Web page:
But we haven't. At least not entirely.
Which is why WSU just got a $1.3 million grant from the National Institutes of Health to study the topic. Sleep scientist Jonathan Wisor will spend the next four years trying to illuminate just one dark corner of the mystery: why the brain's use of glucose plummets while we're sleeping.
From the university:
Glucose is used as an energy source by the body. The brain uses it to fuel its electrical activity, a metabolically demanding process that accounts for as much as 25 percent of the body's glucose use, even though the brain only represents about 5 percent of body mass.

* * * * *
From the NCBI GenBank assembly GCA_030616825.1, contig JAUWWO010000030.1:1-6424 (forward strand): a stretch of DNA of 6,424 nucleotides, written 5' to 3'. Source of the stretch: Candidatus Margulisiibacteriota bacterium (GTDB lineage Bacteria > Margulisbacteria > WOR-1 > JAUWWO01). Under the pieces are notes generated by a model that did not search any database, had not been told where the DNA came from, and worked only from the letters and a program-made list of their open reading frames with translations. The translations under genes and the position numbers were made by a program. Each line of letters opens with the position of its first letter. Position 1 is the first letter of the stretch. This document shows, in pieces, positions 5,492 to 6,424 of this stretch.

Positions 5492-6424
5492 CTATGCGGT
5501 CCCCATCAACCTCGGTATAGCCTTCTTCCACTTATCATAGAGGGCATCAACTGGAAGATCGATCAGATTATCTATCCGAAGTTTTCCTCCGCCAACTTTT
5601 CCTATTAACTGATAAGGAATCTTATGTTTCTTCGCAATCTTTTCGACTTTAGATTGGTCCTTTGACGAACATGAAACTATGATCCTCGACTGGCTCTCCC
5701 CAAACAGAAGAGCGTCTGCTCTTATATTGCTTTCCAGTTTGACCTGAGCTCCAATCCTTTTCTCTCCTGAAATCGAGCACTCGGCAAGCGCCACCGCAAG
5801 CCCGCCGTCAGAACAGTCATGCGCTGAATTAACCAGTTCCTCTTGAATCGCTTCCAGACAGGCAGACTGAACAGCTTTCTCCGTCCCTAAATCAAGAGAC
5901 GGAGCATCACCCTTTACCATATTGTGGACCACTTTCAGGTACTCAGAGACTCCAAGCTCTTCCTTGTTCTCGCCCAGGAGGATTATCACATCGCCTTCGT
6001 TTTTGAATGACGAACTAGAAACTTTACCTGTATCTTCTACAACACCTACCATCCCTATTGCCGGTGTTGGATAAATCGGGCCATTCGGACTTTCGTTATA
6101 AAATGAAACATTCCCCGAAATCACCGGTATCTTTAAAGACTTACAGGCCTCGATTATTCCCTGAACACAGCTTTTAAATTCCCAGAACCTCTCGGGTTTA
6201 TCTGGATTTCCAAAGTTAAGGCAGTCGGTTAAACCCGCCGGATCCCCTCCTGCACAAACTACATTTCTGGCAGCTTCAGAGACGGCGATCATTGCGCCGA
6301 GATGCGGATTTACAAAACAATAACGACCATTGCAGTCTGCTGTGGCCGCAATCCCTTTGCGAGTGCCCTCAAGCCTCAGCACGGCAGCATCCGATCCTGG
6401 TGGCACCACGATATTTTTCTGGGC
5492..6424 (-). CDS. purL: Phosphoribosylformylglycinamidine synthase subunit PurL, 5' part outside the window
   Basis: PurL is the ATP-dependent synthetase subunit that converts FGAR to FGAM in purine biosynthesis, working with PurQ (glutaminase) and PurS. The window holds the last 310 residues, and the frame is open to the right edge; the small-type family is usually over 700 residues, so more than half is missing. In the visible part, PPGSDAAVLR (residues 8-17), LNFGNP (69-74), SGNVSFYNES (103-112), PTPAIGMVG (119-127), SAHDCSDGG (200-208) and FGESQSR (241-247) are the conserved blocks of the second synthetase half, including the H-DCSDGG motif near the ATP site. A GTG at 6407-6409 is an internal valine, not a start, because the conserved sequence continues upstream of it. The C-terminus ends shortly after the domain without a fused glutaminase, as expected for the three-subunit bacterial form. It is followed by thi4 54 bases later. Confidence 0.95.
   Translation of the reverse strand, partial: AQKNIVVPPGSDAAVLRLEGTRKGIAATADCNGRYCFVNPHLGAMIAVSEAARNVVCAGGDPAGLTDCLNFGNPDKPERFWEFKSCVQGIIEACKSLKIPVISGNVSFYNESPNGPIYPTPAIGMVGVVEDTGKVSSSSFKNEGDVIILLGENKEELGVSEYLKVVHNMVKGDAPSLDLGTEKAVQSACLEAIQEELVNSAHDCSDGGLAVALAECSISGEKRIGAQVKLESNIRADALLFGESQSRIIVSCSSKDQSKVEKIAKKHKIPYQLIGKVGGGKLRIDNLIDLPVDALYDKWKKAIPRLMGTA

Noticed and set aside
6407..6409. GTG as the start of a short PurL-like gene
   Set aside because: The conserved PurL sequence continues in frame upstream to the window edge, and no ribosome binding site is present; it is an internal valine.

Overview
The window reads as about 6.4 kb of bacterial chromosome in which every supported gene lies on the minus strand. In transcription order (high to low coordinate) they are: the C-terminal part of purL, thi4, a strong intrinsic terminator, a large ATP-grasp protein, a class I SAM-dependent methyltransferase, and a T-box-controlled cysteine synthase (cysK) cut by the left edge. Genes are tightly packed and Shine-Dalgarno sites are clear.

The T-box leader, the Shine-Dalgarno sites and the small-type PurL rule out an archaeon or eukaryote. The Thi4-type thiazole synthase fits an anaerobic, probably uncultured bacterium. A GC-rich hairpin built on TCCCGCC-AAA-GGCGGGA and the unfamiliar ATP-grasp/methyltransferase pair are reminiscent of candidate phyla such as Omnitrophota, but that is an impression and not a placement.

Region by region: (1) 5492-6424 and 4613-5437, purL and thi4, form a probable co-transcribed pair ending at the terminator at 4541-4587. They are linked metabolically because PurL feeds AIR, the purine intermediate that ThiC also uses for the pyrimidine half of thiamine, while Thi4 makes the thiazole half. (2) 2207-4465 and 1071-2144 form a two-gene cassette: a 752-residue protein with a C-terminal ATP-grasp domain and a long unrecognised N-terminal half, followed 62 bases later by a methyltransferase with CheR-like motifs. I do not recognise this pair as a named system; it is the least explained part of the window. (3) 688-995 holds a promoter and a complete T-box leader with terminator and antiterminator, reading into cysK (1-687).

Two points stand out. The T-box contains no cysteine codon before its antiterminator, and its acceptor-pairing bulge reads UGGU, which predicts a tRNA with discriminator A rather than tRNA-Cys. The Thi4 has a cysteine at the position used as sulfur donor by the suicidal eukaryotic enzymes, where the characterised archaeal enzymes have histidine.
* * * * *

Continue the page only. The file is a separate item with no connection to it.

Preliminary data collected by Wisor show that it's the slow-wave phase of sleep—also known as deep sleep—that is responsible for the brain's decrease in glucose metabolism.
"During slow-wave sleep, all of the neurons go through transient periods where they are completely inactive - they're not discharging electrical activity," says Wisor, an assistant professor with the WWAMI medical education program in Spokane who also has research ties with the WSU Sleep and Performance Research Center and the Department of Veterinary and Comparative Anatomy, Pharmacology and Physiology (VCAPP) in the College of Veterinary Medicine. "We're trying to determine what it is about sleep that reduces the demand for glucose relative to the waking brain."
Fascinating stuff, but will it solve the real sleep mystery — why I wake up so hungry when I eat right before going to bed?
Read about another WSU sleep study, in which scientists try to figure out why we make such bad decisions when we're tired.